In your opinion, what are some main challenges and opportunities unique to retail in Nigeria?

Olatorera Oniru: Some of the challenges locally will include lack of electrical power stability, poor infrastructure nationwide, the high rate of poverty limiting human capital and business development, the educational system lagging behind the rest of the world’s great nations and high competition from international counterparts; amongst many other challenges. Nonetheless, we don’t delve on challenges, we look dedicatedly towards the opportunities. The fashion industry can create jobs for tens of millions of citizens. Back in the 1980s, the Cotton, Textile and Garment industry contributed up to 25% of Nigeria’s GDP.

You previously served as a Senior Supervisor of the Central Bank of Nigeria. What were some of your most valuable takeaways from this position?

Olatorera Oniru: As a nation, we must automate, we must innovate, we must grow. Also, we must be ethically-driven in all our undertakings and push for the greatness of the nation as a whole. Everyone is a leader in something and everyone has unique capabilities to drive the nation into greatness.

Can you talk about one woman who has impacted your life?

Olatorera Oniru: My mother is an amazing woman and one of my go to sources for knowledge and the best advices.

On a personal level, why does women’s empowerment matter to you?

Olatorera Oniru: It matters a lot to me as I continue to meet and dine with amazing women doing amazing things and amazing women who have massive potentials. Women must be empowered to achieve the greatness that their hearts, minds and brains desire. We must alleviate issues of women feeling the need to be submerged, to be enslaved and to be de-voiced. Even as a housewife, a woman can be great. She can support her husband, give him the very best advices and help him become a superstar leader. As a mother, she can raise the best ethically-driven super kids. Women do a lot and must be empowered to know that everything we do matters and contributes to making the world a better place.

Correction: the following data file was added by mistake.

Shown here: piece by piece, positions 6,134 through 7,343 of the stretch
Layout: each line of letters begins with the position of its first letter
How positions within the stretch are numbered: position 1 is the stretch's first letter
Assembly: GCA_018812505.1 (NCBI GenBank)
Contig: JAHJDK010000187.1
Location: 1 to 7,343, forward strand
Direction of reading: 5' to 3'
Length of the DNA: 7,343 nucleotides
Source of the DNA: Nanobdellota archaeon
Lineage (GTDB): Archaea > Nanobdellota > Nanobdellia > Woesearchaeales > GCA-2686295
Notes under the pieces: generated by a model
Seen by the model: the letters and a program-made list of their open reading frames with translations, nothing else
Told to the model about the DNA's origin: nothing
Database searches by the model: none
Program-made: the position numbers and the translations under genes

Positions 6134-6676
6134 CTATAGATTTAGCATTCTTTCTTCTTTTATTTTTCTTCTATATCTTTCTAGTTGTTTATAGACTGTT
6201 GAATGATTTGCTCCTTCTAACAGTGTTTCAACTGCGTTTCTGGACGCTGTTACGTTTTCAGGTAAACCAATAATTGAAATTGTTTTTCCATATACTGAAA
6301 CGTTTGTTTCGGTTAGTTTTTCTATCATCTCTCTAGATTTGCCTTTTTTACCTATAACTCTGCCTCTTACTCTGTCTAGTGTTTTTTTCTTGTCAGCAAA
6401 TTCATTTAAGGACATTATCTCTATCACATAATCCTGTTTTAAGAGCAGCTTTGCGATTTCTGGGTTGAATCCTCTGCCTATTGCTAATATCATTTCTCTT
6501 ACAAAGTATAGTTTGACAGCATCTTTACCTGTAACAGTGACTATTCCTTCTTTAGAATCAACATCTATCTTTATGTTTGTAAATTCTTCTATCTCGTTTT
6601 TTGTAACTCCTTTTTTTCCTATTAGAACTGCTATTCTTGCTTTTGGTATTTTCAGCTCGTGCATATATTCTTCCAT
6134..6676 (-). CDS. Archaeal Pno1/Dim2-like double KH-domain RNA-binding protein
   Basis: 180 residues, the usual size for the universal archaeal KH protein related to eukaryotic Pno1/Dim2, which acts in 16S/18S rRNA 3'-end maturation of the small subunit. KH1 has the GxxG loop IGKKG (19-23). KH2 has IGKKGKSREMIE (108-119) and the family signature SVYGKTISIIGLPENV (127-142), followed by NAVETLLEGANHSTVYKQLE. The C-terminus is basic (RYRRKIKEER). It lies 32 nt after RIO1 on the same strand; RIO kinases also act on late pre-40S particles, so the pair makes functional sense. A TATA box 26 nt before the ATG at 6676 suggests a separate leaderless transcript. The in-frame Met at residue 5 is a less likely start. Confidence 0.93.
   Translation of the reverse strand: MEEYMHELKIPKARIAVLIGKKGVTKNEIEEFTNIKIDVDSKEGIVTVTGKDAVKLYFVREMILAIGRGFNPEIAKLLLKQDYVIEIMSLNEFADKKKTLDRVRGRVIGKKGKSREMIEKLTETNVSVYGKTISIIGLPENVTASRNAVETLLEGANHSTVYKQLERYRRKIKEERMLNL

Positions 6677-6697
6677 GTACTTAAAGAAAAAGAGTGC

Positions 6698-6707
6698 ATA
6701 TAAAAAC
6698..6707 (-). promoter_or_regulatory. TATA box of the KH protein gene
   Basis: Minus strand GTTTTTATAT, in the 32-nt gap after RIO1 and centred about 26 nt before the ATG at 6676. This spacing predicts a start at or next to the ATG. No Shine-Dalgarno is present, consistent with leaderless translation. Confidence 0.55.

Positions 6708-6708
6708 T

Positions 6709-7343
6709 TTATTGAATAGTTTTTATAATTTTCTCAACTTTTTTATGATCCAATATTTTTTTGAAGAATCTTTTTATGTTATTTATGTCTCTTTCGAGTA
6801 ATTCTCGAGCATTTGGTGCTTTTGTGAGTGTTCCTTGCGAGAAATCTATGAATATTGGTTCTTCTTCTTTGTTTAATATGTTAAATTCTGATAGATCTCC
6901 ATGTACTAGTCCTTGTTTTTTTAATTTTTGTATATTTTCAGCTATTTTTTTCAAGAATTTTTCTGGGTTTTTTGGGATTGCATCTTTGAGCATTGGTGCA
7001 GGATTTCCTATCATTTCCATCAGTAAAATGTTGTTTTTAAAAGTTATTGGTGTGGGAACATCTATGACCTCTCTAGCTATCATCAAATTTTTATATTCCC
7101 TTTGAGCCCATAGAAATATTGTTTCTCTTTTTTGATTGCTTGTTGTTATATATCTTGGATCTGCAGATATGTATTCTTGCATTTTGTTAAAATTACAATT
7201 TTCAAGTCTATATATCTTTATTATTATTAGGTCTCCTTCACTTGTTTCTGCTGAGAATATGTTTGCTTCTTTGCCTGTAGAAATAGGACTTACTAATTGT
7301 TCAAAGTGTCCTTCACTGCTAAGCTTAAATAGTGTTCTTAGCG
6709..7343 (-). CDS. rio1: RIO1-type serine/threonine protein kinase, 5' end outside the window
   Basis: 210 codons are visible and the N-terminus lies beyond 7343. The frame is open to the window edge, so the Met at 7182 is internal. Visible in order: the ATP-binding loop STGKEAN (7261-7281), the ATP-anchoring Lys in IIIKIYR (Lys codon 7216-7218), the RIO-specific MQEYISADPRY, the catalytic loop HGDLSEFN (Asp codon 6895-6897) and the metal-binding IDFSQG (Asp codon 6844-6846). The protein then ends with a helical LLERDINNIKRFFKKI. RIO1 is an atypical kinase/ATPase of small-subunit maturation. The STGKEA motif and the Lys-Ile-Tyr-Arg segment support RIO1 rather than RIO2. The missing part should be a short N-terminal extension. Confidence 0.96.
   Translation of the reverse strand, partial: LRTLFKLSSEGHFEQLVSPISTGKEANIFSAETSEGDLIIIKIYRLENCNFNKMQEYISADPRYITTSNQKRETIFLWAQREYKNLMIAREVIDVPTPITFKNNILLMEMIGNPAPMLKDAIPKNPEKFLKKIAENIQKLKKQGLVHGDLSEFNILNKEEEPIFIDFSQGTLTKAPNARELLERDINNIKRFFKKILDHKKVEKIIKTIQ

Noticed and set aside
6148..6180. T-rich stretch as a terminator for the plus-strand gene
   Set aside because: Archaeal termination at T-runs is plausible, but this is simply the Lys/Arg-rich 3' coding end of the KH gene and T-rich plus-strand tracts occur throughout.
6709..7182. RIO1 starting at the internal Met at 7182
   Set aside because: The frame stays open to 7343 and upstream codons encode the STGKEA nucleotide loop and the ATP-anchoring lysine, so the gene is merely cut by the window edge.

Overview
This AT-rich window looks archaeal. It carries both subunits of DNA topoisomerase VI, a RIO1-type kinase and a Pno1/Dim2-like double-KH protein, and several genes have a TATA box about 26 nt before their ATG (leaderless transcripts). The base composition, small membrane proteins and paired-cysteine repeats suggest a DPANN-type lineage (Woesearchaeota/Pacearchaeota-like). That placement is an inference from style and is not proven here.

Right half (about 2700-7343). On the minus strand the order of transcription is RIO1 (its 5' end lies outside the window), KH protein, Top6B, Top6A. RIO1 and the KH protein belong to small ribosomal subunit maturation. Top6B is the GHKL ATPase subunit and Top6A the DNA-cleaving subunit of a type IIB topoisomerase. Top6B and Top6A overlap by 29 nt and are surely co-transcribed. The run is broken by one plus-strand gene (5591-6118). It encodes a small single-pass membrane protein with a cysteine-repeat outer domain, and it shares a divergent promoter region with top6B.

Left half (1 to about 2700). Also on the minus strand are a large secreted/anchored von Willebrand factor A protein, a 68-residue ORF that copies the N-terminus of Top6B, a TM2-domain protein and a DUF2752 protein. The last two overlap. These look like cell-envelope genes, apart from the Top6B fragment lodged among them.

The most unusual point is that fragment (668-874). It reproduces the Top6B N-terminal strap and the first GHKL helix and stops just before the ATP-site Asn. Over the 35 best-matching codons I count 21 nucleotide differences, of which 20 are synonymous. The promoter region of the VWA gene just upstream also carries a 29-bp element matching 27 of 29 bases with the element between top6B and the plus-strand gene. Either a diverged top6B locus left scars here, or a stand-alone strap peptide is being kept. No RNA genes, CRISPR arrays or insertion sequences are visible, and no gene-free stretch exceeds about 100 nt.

What advice do you have for those interested in pursuing a career in fashion, retail and e-commerce?

Olatorera Oniru: The industry has massive potentials, this is the time to carve a niche for yourself. With massive potentials, comes the need for many players. The industry needs the strongest of leaders driving it and we welcome the very best. Get in now before barriers to entry are naturally created. It will be a competitive industry and thus new entrants must be strong-willed, talented, entrepreneurial and customer-centric.

What are some of your favorite books, films, websites and resources related to international development, public policy, and social impact?

Olatorera Oniru: I’d tell you one website, agoa.info. I recently enjoyed reading about the history of the African Growth and Opportunity Act. Lately I haven’t had much time to pick up books or visit websites but I do a ton of research and I also spend time meeting with and chatting with industry veterans. Recently had a chat with Ms. Shade Bembetoun-Young who is super knowledgeable on the history of textiles in Nigeria and Africa.